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Kawanishiya Shuzoten – Brewing ”sake” in search of ”the flavor”

Kawanishiya Shuzoten
- Brewing ”sake” in search of ”the flavor”

DATA
Kawanishiya Shuzoten Limited
250 Yamakita, Yamakita-cho, Ashigarakami-gun, Kanagawa Prefecture

Food and ”sake” – enhancing both of their flavors

The local people of Kanagawa are fond of the abundant nature, such as the mountains in the west, Tanzawa-san and Oyama. At the base of these mountains, there is a brewery called ”Kawanishiya Shuzoten” in Yamakita-cho, Ashigarakami-gun. They produce a signature label named ”Tanzawa-san” which is popular not only in Kanagawa but nationwide.
As soon as the interview started, the president Masakazu Tsuyuki described the ”sake” he aspires to brew. ”In the Japanese food culture, we cook with ’dashi,’ soup stock made from fish and kelp. We aim to brew ’sake’ that matches ’dashi,’ not just ’sake’ that tastes good, but when you match it with food, the flavor of both food and ’sake’ is enhanced.” In order to bring out the flavor of rice and to brew ”sake” that matches the food, the experience to determine the characteristics of rice and delicate work process are required. Kamikawa Osamu, the ”toji” is in charge of brewing ”sake.”
We observed the freshly steamed rice as we continued with the interview. Before steaming the rice, it is soaked in water. This very important process is called ”shinshi” or ”shinseki.” ”The soaking time differs by 10 second increments. The state of steamed rice affects the ’sake’s’ flavor”.

Manually making ”koji”

Inside, the ”koji-muro” was lined with ”koji-buta” wooden vats for ”koji” making. ”It is important to manage the humidity and temperature in order to cultivate ”koji” mold. With mechanization, temperature is controlled by sending in air. But our method is to spread ”koji”, covering and uncovering ”koji” with cloth by hand,” explained Kamikawa. The person in charge of ”koji” making checks on the ”koji” twice a night and adjusts the room temperature accordingly. ”For example,” he said as he showed us the ”koji”. The ”koji” filled about half of the ”koji-buta.” This state is called ”mori.” The mold is cultivated when the temperature rises, the mold is gradually spread in order to maintain a uniform and stable temperature.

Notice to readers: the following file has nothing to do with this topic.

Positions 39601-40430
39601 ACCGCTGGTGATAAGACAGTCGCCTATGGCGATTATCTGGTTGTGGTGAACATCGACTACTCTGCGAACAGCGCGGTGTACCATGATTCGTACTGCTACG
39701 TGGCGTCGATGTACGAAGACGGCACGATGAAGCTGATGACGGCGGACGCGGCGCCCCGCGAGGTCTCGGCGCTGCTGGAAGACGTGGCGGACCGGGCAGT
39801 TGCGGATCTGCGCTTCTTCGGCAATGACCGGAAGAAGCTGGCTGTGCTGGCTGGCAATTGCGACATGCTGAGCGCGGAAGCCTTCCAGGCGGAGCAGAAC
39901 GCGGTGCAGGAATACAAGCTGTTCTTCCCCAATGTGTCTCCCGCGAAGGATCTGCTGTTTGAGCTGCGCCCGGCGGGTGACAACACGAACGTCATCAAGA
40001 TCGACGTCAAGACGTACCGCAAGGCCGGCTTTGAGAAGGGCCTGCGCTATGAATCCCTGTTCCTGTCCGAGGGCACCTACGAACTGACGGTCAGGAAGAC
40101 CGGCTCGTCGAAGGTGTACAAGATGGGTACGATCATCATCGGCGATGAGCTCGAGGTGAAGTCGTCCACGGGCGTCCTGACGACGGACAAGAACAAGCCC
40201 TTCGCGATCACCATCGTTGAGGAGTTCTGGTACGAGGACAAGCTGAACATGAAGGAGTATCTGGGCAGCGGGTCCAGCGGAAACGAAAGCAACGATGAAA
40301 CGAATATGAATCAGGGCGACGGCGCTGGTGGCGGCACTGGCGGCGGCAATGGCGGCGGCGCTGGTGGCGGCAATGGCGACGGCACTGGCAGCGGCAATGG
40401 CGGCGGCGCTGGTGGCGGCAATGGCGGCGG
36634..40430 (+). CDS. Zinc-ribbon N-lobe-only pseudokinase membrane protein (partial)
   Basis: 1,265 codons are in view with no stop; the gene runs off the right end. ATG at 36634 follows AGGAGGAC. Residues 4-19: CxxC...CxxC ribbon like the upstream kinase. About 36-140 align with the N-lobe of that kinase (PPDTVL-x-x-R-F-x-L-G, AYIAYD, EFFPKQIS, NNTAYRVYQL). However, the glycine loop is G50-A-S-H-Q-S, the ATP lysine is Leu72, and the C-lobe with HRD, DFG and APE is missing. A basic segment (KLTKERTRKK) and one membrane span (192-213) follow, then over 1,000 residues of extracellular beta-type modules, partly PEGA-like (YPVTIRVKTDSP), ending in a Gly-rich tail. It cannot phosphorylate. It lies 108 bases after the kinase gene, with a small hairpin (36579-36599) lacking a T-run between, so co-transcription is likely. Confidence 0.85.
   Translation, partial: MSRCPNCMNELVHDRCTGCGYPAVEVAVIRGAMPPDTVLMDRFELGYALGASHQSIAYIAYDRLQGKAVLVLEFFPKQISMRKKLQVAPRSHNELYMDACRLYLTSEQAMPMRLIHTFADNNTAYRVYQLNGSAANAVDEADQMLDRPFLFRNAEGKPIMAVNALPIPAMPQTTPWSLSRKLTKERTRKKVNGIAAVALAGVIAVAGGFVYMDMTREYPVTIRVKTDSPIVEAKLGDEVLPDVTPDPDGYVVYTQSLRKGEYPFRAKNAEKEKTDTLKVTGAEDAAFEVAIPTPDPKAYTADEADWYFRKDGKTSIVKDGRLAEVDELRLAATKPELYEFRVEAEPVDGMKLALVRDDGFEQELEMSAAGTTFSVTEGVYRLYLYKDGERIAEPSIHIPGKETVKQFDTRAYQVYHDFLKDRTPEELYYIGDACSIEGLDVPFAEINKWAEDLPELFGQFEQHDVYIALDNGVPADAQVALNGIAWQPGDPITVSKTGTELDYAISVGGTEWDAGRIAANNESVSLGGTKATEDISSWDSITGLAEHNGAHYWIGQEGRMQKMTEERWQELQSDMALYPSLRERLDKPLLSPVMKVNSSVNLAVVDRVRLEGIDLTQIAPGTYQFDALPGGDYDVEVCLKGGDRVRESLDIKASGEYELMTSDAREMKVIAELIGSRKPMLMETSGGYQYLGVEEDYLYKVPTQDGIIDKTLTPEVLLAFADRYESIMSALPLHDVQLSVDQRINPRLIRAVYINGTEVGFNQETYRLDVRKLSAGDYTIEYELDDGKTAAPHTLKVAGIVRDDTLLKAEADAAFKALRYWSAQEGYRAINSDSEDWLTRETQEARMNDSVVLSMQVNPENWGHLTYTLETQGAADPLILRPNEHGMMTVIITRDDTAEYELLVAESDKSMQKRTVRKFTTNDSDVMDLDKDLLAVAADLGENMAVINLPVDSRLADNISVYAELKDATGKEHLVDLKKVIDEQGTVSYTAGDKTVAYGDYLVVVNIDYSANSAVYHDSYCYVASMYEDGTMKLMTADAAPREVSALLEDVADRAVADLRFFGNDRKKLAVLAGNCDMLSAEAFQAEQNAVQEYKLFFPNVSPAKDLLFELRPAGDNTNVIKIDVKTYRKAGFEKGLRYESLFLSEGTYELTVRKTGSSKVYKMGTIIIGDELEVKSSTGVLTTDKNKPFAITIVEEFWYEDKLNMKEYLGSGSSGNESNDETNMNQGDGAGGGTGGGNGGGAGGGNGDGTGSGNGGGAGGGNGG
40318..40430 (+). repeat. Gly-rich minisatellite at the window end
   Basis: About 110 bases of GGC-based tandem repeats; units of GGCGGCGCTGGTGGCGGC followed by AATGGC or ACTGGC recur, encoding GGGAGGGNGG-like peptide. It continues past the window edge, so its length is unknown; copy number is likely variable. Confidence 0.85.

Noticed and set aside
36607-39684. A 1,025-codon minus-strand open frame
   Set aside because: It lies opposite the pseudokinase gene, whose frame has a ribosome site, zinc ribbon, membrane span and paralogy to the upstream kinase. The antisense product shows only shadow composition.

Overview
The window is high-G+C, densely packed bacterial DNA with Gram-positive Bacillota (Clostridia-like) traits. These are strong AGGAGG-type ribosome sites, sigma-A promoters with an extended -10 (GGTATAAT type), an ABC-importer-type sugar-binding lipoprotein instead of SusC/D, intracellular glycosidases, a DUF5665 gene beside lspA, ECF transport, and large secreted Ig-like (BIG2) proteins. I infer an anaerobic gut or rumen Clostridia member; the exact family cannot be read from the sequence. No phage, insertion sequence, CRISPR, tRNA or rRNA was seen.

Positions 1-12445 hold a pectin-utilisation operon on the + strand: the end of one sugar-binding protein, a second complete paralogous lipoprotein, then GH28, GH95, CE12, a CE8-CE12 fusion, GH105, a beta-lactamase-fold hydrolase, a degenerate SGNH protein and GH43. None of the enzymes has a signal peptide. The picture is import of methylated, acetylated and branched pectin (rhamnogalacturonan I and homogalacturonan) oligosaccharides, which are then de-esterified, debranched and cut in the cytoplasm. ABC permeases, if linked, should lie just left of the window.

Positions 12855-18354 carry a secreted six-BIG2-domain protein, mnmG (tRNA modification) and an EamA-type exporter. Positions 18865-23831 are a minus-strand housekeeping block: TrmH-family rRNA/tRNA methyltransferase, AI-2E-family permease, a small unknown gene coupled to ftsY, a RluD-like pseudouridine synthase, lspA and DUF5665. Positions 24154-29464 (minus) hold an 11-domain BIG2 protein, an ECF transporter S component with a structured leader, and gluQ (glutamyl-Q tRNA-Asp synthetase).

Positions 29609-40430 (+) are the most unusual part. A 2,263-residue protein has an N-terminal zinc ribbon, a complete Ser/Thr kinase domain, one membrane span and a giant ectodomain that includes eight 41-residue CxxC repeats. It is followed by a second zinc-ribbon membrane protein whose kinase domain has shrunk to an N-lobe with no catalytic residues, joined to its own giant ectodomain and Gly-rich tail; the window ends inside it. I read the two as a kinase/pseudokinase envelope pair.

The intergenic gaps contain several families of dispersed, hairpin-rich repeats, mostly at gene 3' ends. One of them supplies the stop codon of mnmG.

”Have a taste. Do you taste the sweetness growing stronger?” asked Tsuyuki. ”I want to take extra time fermenting the ’sake’ to bring out the taste, then I want to let it age to withstand being heated. The flavor should be robust enough to be warmed for ’okan.’” The greatest appeal of ”sake” is that the ”koji” is alive. Their questioning mind to know more about ”koji” demonstrates to us that ”sake” is their life.

”Sake” that is more flavorful as ”okan”

Tsuyuki wants more people to enjoy warmed ”sake” or ”okan”. While we were tasting their sake, a person especially in charge of warming the ”sake” appeared. Nakata is surprised and asked, ”Is he a professional ’okan’ person?” The flavor of ”Tanzawa-san” spreads out even more when served warm. If you have not had much ”okan,” it may be interesting to find your favorite temperature.
Kawanishiya Shuzoten also has another label called ”Ryu”. ”Ryu” aged one year and two years each taste entirely different, but both are beautifully balanced. It is a product of the heart and soul, sold only through a handful of distributors. We will keep our eyes on Kawanishiya Shuzoten, as they will continue to develop ways to make the best ”sake” by hand.

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